By Tom Blake
The underlying message in my previous article—opportunity often arises from adversity—struck a chord with several readers.
A San Clemente resident named Karen, who has had heavy adversity in her life, emailed a response that inspired me.
She wrote, “Your last article focusing on opportunity and adversity had an impact on me. I fit your over-50 profile.”
Karen married her college sweetheart the summer after they graduated in 1976. They had two sons. She loved being a homemaker.
She said, “My husband Mike climbed the corporate ladder. Our lifestyle got bigger and better. Then Mike was diagnosed with cancer at age 39 and was given three to four years to live. That was unacceptable to us. We’d heard about bone marrow transplantation and decided to go for it. So we swapped the death sentence for a life sentence.
“Mike’s goal was to help his young sons grow to manhood. He lived for 18 years after the transplant. He lost the career, so we swapped roles and I became the bread winner. Forget about feminism and the women’s movement; it was time for me to change gears and pay some bills.
“At age 56, I was widowed. I had two amazing sons, a promising career, good health and a tremendous desire to live my life to its fullest. I took care of myself, attended support groups, and eventually found myself leading them.
“After a few years, I had revved up the career, joined Match.com, gained two beautiful daughters-in-law, changed careers, joined networking groups, sold the house and moved to the beach. I had two astounding grandbabies, traveled, dated some wonderful men, retired and got active in Toastmasters and Rotary. I worked my body and mind four to five times per week, gave motivational speeches, joined Meetup.com and cherished some unbelievable friends.”
Karen said her friends often told her she should write a book. But she balked—she felt people wouldn’t want to read about her sad story, even though she had overcome adversity.
“And then,” Karen said, “my older son, Donovan, died of cancer last summer at age 37. Adversity? I got it. Sometimes, I think I’m way overqualified in the adversity department.
“Your article, ‘In Life, Opportunity Often Arises from Adversity,’ made me think maybe I should write a book—not only for myself, but for others. I believe I have the passion and the ability to write. I was sitting in sunlight when I started this message. Now I’m in the dark.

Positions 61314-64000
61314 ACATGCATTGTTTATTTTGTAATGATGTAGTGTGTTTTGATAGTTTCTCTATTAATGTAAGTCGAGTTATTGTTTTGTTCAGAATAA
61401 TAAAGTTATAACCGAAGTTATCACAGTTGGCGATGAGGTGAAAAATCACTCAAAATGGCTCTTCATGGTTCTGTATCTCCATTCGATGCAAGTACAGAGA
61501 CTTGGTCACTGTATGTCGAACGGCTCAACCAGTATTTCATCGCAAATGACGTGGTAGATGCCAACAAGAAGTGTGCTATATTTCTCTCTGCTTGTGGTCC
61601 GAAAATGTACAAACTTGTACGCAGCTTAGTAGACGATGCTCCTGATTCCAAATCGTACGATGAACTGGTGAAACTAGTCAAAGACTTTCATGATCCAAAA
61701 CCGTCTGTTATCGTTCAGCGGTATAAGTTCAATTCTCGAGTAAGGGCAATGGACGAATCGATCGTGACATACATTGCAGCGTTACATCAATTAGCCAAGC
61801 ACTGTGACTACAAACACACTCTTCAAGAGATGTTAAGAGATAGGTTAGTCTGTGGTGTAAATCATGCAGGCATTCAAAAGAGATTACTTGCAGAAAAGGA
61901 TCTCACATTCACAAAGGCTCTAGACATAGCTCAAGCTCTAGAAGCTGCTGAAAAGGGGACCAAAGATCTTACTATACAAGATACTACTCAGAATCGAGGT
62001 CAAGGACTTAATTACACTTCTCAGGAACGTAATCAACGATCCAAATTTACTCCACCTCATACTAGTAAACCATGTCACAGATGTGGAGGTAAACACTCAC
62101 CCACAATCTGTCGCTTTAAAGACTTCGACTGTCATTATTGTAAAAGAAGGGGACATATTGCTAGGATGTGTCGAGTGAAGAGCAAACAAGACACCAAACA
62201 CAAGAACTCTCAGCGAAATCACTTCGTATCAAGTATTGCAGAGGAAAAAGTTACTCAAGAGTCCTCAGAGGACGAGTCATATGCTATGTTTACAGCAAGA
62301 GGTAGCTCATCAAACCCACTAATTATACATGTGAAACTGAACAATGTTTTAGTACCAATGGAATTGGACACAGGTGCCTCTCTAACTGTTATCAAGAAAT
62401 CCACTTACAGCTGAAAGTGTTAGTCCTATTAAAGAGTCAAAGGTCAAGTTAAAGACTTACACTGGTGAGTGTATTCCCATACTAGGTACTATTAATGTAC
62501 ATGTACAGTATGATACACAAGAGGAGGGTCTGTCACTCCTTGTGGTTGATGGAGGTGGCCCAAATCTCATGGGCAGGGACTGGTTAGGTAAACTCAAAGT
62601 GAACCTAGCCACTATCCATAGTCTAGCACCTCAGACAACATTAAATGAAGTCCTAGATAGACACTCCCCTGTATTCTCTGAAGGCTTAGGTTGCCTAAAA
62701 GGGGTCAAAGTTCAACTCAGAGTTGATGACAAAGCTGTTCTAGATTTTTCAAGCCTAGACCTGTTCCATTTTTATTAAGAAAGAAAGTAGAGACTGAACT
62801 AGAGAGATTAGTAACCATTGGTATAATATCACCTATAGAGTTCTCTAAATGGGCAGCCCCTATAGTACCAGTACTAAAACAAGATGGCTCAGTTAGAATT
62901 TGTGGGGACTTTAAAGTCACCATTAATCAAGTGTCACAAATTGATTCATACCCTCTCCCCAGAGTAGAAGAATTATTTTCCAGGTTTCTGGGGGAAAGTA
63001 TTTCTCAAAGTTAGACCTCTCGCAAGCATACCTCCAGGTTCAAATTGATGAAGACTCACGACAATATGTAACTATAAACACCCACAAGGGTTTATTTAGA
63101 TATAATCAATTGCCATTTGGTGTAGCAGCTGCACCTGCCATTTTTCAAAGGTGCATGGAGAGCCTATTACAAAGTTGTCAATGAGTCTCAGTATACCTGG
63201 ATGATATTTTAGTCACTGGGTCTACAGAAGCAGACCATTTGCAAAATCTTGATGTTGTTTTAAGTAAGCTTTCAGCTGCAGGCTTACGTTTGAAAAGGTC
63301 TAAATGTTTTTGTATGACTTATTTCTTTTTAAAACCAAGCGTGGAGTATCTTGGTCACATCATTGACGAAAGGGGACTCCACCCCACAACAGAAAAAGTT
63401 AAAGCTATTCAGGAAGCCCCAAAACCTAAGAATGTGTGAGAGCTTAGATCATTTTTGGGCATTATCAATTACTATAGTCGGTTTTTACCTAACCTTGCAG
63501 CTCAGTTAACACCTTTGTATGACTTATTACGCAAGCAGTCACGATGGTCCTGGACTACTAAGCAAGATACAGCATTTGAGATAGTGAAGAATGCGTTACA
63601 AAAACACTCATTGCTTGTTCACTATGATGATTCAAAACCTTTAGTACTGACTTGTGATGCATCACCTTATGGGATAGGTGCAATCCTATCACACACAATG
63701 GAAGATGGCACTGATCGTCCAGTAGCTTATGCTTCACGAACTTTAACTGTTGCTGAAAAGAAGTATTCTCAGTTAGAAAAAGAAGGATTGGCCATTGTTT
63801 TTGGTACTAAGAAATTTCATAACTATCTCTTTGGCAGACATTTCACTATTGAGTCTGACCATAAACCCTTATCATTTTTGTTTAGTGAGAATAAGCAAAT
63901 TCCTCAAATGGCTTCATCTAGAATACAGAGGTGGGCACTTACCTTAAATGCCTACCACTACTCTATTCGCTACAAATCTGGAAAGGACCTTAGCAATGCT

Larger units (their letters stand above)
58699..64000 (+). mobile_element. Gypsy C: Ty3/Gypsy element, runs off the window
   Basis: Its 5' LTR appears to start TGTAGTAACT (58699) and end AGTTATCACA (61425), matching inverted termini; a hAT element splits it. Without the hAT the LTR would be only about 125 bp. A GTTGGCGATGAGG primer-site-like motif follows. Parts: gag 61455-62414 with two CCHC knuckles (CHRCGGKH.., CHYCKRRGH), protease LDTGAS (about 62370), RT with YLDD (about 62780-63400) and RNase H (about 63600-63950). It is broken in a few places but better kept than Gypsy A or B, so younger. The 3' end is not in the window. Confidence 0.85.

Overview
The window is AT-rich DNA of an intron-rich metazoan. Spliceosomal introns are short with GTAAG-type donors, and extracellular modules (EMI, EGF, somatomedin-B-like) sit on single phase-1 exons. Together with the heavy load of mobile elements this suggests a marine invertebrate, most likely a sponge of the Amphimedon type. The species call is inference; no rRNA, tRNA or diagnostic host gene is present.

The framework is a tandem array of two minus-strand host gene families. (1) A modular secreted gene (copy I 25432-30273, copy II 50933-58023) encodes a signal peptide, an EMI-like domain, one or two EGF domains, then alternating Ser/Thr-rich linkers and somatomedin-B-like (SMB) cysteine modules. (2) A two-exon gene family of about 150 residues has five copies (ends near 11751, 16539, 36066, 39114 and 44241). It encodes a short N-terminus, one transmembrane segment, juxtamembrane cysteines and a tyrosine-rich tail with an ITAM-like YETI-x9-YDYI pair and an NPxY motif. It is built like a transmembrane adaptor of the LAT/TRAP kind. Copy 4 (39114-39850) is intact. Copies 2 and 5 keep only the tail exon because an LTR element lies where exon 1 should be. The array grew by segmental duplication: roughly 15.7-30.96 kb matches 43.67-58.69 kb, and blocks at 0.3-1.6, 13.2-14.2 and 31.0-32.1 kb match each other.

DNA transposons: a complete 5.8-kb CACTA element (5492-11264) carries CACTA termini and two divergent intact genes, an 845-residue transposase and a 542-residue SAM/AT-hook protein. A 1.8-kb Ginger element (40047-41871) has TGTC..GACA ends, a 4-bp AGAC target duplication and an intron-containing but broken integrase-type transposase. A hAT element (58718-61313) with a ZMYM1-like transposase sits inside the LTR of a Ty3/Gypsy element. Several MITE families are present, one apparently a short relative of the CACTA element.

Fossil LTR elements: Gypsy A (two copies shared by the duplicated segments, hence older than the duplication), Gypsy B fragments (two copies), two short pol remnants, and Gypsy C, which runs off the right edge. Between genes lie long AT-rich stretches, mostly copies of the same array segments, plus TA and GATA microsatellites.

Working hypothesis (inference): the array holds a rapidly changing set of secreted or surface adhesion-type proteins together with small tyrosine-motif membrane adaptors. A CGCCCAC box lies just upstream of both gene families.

“I could use some advice. Have you ever thought about mentoring someone?”
I responded to Karen: “Yes, you are ‘overqualified’ in the adversity department. My heart goes out to you, and your courage with what you have been through.
“Sometimes we don’t see the opportunity that arises until time has passed, and that is what is happening with you. It likely is time for you to write your book.
“You have walked the walk, losing both your husband and son. You are an expert on this topic. Writing can be cathartic and helpful to you and to others who have faced adversity or are doing so now. Plus, you are energetic and have a creative way with words.
“As far as mentoring you in writing, yes, I can help get you started in the right direction.”
Karen said she will start writing; she already has a working title for a book. She explained how that came about: “Last summer I was sitting in the street at a small-town parade with my 2-year-old grandson sitting in my lap. He was so darned excited to see another vehicle with flashing lights. Out of his beautiful mouth: ‘Nana, look at what’s coming!’ Yep, that’s the title: Look at What’s Coming.”
We look forward to Karen sharing her book with the world.
Tom Blake is a Dana Point resident and a former Dana Point businessman who has authored several books on middle-aged dating. See his websites at www.findingloveafter60.com; www.Vicsta.com and www.Travelafter55.com. Email: firstname.lastname@example.org.
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